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'New funds considered' to protect reserves

2011-04-26 09:18

Move aims to reduce threat of exposure to US debt and inflation

'New funds considered' to protect reserves

BEIJING - The central bank is planning new investment funds to diversify holdings in the nation's $3 trillion foreign exchange reserves, to hedge against depreciation and inflation risks, according to a news report.

The proposed funds will invest some of the foreign reserves in energy and precious metal markets, the New Century Weekly said on Monday, citing unnamed sources close to the People's Bank of China.

However, the report did not disclose the size of the proposed funds, their operation methods or the timing of their possible launch. The central bank was not available for comment.

Foreign exchange reserves jumped by $197 billion to $3.04 trillion in the first quarter, marking the second-biggest increase on record, central bank statistics show.

That fueled concern over devaluation risks and over-exposure to US debt.

"This is a positive way to diversify investment risk, especially as China holds such large amounts of US debt," Xu Hongcai, a finance professor at the China Center for International Economic Exchanges, told China Daily.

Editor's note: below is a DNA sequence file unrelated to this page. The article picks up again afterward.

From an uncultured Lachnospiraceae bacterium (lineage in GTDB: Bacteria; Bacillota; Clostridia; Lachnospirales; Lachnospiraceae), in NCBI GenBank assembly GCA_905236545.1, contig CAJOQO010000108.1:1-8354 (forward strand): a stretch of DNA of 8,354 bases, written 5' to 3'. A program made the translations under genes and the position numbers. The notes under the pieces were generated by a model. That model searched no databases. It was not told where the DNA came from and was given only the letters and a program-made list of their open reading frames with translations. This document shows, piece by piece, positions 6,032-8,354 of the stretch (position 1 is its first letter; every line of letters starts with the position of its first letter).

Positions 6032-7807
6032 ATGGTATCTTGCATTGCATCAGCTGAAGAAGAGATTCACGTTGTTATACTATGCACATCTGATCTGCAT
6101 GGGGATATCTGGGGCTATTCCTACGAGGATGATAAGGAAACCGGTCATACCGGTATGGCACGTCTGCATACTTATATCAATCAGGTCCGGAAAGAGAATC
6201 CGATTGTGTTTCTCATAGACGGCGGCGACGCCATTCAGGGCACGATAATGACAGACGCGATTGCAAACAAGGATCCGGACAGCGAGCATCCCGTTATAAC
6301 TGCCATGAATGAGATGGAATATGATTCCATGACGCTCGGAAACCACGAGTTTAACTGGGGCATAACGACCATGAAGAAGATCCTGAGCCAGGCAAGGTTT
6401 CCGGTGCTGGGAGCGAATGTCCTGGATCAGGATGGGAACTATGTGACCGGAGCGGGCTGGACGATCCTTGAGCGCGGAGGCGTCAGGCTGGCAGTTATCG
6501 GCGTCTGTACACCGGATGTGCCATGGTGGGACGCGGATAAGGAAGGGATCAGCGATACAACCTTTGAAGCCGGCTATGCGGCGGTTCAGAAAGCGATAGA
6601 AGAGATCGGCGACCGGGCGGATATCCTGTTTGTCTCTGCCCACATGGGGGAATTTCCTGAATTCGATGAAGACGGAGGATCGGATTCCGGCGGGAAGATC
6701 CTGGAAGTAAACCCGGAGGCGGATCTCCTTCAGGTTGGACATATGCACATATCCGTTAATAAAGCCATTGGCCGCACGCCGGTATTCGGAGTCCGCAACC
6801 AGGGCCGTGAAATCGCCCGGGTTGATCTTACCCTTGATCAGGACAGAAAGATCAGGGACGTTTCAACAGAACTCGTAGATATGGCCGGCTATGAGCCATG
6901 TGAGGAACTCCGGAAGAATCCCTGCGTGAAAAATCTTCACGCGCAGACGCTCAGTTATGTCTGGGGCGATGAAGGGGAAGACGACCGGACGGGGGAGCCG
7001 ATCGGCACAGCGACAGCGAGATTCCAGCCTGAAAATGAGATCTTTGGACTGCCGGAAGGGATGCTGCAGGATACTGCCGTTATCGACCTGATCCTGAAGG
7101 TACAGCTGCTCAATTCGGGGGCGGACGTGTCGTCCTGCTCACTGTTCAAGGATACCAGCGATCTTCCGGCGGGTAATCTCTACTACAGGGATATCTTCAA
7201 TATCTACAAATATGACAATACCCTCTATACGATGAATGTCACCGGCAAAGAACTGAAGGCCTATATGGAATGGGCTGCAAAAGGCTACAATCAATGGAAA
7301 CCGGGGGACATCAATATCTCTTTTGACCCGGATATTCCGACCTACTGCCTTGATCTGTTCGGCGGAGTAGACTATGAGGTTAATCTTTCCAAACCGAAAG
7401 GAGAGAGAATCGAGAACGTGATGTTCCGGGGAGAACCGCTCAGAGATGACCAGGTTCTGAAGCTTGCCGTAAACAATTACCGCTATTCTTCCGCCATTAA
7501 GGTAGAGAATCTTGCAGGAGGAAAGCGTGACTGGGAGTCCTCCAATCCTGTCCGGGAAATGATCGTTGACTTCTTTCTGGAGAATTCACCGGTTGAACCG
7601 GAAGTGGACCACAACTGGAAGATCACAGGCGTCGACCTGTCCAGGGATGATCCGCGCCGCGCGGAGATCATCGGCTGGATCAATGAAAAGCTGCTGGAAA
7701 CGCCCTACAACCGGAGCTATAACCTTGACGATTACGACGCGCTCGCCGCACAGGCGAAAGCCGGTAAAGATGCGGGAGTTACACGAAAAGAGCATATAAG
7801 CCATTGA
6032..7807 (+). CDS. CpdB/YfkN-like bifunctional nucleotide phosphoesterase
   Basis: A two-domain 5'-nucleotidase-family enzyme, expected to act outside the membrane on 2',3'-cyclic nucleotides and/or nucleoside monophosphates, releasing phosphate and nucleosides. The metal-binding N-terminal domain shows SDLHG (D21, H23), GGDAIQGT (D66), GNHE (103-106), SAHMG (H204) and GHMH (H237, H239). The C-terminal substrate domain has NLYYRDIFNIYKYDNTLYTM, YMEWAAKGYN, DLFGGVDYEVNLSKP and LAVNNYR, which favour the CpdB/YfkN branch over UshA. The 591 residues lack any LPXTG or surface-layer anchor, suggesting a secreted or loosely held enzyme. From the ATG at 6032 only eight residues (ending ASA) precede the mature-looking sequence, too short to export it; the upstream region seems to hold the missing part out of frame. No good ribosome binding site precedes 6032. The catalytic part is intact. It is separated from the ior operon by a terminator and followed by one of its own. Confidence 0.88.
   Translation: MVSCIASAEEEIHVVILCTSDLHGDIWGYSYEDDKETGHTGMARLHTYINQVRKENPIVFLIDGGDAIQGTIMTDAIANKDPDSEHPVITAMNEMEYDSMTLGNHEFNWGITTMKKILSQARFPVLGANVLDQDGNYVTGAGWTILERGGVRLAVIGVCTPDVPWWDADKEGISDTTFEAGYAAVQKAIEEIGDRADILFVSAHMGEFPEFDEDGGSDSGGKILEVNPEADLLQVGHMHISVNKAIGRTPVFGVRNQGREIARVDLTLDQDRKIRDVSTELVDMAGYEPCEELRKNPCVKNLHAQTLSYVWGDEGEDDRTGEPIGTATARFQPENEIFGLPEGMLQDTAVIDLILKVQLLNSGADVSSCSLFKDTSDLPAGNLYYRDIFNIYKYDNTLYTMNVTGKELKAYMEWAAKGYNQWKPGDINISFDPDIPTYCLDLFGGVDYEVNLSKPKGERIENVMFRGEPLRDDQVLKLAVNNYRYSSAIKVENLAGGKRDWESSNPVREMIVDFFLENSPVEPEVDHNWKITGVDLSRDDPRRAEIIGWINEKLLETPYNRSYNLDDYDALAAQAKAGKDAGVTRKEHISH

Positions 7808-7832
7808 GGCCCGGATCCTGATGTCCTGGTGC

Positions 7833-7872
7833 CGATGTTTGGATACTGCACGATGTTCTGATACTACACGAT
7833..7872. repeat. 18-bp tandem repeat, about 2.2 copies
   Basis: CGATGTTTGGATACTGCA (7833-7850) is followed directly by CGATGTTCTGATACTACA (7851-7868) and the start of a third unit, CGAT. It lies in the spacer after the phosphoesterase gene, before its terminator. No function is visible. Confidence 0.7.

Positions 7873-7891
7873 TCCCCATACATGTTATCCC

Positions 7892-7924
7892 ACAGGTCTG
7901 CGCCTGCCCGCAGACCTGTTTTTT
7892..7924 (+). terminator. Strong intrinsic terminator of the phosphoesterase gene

While China has been slashing its US debt holdings since October, it still remains the largest creditor. At the end of February, China held $1.15 trillion of US debt, down $600 million from the previous month.

US debt, once considered gilt-edged, is becoming increasingly risky.

Credit agency Standard and Poor's downgraded America's credit outlook in April from stable to negative for the first time in history, implying that the US has been put on notice that it faces losing its AAA credit rating unless it gets on top of its yawning debt and deficit.

Earlier this month, Zhou Xiaochuan, the central bank governor, said China's foreign exchange reserves had exceeded a "reasonable" level and the management and diversification of the holdings should be improved.

The central bank's plan to set up new funds will diversify risk by creating new investment bodies, said Xu.

Currently, China Investment Corp (CIC), the country's sovereign wealth fund, is mainly responsible for the overseas investment of China's swelling foreign reserves. Established in 2007, CIC is now waiting for a capital boost plan from the State Council.

Diversifying reserves through investment agencies, such as CIC, is a possibility, Zhou said on April 18, after a speech at Tsinghua University, and also highlighted a possible option.

"One option is to consider some new types of investment agencies which focus on new investment areas."

Xu said he believes another way to reduce risk to the foreign exchange reserves is to transfer some funds to commercial banks as long- and medium-term time deposits, so private enterprises can get them when exploring overseas markets.

"That should be a win-win deal, as the central bank can also secure a yield higher than US debt," said Xu.

According to the New Century Weekly, the central bank is also considering a fund that could intervene in the foreign exchange market to stabilize exchange rates on behalf of the central bank.

The growth in foreign exchange reserves may affect efforts to curb inflation.

Yi Gang, deputy governor of the central bank and head of the State Administration of Foreign Exchange, said earlier that to keep the exchange rate stable the central bank had to roll out nearly 20 trillion yuan ($3.04 trillion) last year, thereby fueling inflation.

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